It’s all about covenant

And I said, “O LORD God of heaven, the great and awesome God who keeps covenant and steadfast love with those who love him and keep his commandments.” – Nehemiah 1:5

Ever since I began to read the Bible after my transformation from atheist to Messianic Believer 30 years ago, I have based my faith on the fact that YHVH, the God of Israel, is a covenant making, covenant keeping God. If you do not have a covenant-based relationship with the God of Israel, you are ‘outside of the camp.’ Israel and the Jewish people only exist today because God entered into a covenant relationship with Abraham 4000 years ago. In keeping with His covenant with Abraham, YHVH delivered Abraham’s descendants from slavery in Egypt at Passover about 3800 years ago. Since Passover time about 2000 years ago, Jews and non-Jews who have believed that Yeshua of Nazareth is the promised Messiah, have enjoyed the benefits of being in a covenant relationship with the GOD of Israel, the ultimate benefit being the promise of eternal life in His Kingdom.

Most Christians have been aware that their relationship with God is based on the ‘New Covenant’, but over the last 19 years as I have ministered in the nations, I have come to realise that most people do not really know what a ‘covenant’ is. To really receive the full benefits of our relationship with God, we need to really understand the full implications of what ‘covenant’ means. I have written about covenant before (see the section on Covenant in my Back to Bible Basics), but as we celebrated the Passover ceremony last week, I became aware of two dynamics of covenant that I did not know before, and I want to share these with you.

The New Covenant was initiated at the Passover Yeshua celebrated with His disciples the night before He was crucified. As He raised the 3rd cup of the ceremony (called the Cup of Redemption) He blessed it with the Hebrew blessing and then He said ” this is the Cup of the New Covenant in My blood.” About 20 hours later He died on the cross and the blood that poured from His cut and pierced body sealed the New Covenant, opening a new way to come into an intimate relationship with the Father in Heaven. When we celebrate communion in our congregations or homes, we sometimes refer to it as a ‘covenant meal’. And that is exactly what it is!

The Passover Seder we were at last week was led by Australian Bible teacher Kelvin Crombie who spent many years studying and teaching at Christchurch Guest house and centre in Jerusalem. The first new thing that I learnt as Kelvin led the Seder was that in ancient times, whenever 2 parties entered into any kind of covenant, once the terms of the covenant were set and agreed upon, the 2 parties sat down and shared a meal together. Now I see a much higher level of importance of celebrating the Lord’s Supper as being an absolute reconfirmation of our covenant relationship with YHVH. It is also important that we be reminded each time we share the ‘covenant meal’, of the benefits of the covenant.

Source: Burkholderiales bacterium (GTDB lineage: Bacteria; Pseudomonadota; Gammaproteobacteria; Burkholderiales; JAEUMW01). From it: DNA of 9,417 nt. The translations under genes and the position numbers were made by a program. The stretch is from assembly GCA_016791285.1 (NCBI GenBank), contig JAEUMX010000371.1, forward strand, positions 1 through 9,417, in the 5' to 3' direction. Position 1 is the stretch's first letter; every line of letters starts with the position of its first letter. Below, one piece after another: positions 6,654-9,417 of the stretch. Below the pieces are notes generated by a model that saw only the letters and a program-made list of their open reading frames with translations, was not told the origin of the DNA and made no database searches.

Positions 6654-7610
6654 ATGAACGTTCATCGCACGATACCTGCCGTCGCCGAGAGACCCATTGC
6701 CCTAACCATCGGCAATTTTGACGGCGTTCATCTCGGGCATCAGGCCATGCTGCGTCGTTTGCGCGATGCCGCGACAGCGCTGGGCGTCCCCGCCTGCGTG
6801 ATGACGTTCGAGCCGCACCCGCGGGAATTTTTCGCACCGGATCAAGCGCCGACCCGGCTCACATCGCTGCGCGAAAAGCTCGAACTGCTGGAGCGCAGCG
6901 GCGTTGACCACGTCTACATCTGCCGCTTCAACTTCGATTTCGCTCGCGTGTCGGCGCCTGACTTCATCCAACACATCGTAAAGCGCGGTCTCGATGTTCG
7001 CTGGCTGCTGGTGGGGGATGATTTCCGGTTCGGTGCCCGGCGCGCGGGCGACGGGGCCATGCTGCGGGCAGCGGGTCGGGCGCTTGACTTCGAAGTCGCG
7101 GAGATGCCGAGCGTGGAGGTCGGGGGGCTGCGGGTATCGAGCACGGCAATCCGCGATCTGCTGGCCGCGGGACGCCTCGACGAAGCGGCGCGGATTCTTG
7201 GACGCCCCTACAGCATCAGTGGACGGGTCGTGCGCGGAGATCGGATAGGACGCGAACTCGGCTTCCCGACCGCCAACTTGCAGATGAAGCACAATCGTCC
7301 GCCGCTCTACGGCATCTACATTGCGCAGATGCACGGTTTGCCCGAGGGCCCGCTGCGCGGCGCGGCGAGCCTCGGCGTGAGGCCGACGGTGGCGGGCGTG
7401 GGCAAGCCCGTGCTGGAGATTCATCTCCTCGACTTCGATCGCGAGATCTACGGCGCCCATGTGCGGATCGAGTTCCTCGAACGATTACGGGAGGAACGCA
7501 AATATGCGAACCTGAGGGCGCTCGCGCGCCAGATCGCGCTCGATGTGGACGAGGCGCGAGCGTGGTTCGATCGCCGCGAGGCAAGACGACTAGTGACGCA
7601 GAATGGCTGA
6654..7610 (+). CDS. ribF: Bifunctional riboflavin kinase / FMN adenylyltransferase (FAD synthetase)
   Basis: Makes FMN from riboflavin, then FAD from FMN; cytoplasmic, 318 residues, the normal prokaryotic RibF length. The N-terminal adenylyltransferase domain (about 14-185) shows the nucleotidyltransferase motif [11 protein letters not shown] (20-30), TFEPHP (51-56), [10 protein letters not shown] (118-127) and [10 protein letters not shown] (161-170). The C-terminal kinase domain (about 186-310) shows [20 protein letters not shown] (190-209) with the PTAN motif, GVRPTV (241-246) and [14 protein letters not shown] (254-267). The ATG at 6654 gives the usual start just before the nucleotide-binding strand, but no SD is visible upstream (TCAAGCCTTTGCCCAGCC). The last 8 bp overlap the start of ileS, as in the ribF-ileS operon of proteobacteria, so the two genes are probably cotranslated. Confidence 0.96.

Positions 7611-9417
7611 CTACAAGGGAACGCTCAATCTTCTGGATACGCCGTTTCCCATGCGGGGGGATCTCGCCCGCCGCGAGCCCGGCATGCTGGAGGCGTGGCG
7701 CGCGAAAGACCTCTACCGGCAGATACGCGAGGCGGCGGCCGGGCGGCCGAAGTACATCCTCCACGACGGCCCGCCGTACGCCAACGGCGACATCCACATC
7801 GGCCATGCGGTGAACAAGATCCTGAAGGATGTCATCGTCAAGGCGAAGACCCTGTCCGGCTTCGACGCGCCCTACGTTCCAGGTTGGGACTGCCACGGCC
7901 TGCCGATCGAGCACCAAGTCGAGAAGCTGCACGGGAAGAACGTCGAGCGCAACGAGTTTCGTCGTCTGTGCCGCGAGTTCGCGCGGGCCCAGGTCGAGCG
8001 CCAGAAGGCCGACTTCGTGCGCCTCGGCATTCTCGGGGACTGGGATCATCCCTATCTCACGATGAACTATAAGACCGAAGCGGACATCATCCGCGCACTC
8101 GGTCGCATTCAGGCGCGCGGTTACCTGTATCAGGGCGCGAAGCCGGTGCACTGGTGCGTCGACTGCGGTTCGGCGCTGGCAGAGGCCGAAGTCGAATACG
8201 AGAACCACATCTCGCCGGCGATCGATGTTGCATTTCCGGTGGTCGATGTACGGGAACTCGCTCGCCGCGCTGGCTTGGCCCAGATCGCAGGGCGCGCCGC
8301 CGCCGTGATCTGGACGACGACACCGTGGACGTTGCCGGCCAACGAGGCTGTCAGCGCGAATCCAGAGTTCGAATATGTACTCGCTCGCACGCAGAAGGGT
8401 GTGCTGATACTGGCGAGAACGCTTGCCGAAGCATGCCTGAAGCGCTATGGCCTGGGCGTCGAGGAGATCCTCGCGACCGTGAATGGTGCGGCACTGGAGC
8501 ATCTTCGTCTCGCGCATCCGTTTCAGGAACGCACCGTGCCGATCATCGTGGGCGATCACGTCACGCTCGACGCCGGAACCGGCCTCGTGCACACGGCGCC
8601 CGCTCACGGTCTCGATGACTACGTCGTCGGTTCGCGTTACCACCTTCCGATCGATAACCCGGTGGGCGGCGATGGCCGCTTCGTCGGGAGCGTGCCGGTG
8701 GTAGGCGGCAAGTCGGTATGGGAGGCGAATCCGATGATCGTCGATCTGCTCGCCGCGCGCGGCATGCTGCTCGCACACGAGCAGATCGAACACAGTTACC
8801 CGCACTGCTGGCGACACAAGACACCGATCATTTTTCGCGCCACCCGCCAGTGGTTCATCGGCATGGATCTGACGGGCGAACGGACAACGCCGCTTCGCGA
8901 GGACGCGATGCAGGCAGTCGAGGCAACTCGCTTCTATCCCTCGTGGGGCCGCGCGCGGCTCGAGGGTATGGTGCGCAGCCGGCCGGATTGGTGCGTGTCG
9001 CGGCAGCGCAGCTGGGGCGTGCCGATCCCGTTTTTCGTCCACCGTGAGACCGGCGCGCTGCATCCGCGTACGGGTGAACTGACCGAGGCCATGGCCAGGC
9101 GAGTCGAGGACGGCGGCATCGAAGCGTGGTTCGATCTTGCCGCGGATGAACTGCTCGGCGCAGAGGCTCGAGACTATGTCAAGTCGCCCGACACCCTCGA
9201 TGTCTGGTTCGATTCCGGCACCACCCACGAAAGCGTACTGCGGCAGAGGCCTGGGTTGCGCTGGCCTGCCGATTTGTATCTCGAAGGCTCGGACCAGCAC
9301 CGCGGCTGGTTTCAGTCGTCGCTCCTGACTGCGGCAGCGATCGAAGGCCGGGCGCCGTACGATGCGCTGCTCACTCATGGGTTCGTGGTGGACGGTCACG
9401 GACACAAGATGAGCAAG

Kelvin also shared that most covenants are made between a strong and a weaker party. In such a situation, the stronger party is responsible for the well being of the weaker one. In our covenant relationship with God, there is no doubt who the stronger and the weaker parties are. Israel still exists today (in spite of the Devil’s 4000 year history of trying to destroy it) because God is bound to ensure the future of Israel by the covenant He made with Abraham. Likewise we in the New Covenant can also enjoy the benefits of God’s promises.
The other important thing I learnt at the Seder was that in Bible times, the parties of the covenant often exchanged their garments. In 1 Samuel 18:3, King Saul’s son Jonathan enters into a covenant with David the shepherd boy. David’s robe was simple and probably soiled from his work with the sheep, while Jonathan’s armour was that of the son of a king. In verse 4, we see Jonathan and David exchanging their garments. Is this not a wonderful picture of what happens when we enter into a covenant with the God of Israel, sealed by the blood of His Son Yeshua, there is an exchange of garments. In the New Covenant, our sin-soiled garments are exchanged for Yeshua’s righteous robes.

As we participate in the Lord’s Supper from now on, let us give thanks to our Father in Heaven and remember that He is seeing us wearing His Son’s robe, and let us stand strong in faith as we remember the benefits of His covenant promises.

This article originally appeared on Out of Zion Ministries, April 21, 2017, and reposted with permission.